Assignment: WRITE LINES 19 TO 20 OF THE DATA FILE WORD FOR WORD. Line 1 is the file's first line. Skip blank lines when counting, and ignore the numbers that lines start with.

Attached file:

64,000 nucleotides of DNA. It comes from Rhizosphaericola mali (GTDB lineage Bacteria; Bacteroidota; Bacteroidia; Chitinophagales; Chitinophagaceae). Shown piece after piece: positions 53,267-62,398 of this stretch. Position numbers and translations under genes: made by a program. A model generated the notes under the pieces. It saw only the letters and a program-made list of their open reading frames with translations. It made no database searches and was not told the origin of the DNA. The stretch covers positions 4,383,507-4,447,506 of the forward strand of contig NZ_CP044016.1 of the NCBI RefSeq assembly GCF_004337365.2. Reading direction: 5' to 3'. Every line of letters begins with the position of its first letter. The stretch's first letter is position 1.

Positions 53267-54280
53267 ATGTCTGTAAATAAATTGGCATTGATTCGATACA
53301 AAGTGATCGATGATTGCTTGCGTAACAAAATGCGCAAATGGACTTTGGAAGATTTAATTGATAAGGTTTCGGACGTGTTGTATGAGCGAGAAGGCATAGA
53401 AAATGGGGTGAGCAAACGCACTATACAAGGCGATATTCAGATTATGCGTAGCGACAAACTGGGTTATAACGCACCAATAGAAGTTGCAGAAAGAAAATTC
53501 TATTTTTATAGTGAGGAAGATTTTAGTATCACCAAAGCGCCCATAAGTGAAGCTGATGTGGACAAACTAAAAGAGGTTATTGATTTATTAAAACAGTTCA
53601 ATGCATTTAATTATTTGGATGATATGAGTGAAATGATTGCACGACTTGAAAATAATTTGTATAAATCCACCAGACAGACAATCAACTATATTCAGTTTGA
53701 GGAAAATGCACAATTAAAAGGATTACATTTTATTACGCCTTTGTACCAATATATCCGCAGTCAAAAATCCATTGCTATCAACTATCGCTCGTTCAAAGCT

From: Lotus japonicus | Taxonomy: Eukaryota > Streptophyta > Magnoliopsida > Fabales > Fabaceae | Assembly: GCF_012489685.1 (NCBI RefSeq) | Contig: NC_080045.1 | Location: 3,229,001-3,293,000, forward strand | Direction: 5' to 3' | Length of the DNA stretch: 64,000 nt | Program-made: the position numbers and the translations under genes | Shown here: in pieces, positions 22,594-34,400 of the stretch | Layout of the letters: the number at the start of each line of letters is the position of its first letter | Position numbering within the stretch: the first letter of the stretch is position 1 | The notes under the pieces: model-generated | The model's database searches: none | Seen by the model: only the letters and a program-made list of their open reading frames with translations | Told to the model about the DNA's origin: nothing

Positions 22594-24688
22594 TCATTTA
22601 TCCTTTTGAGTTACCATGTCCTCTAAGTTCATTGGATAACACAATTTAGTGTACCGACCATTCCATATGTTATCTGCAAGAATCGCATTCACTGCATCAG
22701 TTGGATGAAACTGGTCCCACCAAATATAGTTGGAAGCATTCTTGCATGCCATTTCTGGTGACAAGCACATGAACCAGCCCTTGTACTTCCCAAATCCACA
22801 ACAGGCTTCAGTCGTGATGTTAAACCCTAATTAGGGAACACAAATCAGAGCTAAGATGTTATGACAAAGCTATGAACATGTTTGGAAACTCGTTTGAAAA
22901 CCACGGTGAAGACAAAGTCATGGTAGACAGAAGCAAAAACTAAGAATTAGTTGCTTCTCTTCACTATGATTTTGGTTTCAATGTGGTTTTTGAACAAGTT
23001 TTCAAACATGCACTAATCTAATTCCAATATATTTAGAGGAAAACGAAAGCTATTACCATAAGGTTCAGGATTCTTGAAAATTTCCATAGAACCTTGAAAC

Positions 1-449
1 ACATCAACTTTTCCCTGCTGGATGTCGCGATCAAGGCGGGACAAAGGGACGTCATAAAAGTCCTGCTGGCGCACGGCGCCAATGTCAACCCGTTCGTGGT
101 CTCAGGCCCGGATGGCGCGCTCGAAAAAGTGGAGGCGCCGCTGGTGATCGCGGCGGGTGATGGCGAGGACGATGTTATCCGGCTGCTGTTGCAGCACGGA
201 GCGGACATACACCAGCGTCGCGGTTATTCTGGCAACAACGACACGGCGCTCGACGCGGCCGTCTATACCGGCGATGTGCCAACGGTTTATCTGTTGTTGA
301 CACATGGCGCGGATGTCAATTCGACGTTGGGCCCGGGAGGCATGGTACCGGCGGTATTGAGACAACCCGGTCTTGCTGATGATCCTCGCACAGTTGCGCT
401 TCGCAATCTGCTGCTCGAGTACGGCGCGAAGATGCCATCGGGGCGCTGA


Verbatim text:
101 CTCAGGCCCGGATGGCGCGCTCGAAAAAGTGGAGGCGCCGCTGGTGATCGCGGCGGGTGATGGCGAGGACGATGTTATCCGGCTGCTGTTGCAGCACGGA
201 GCGGACATACACCAGCGTCGCGGTTATTCTGGCAACAACGACACGGCGCTCGACGCGGCCGTCTATACCGGCGATGTGCCAACGGTTTATCTGTTGTTGA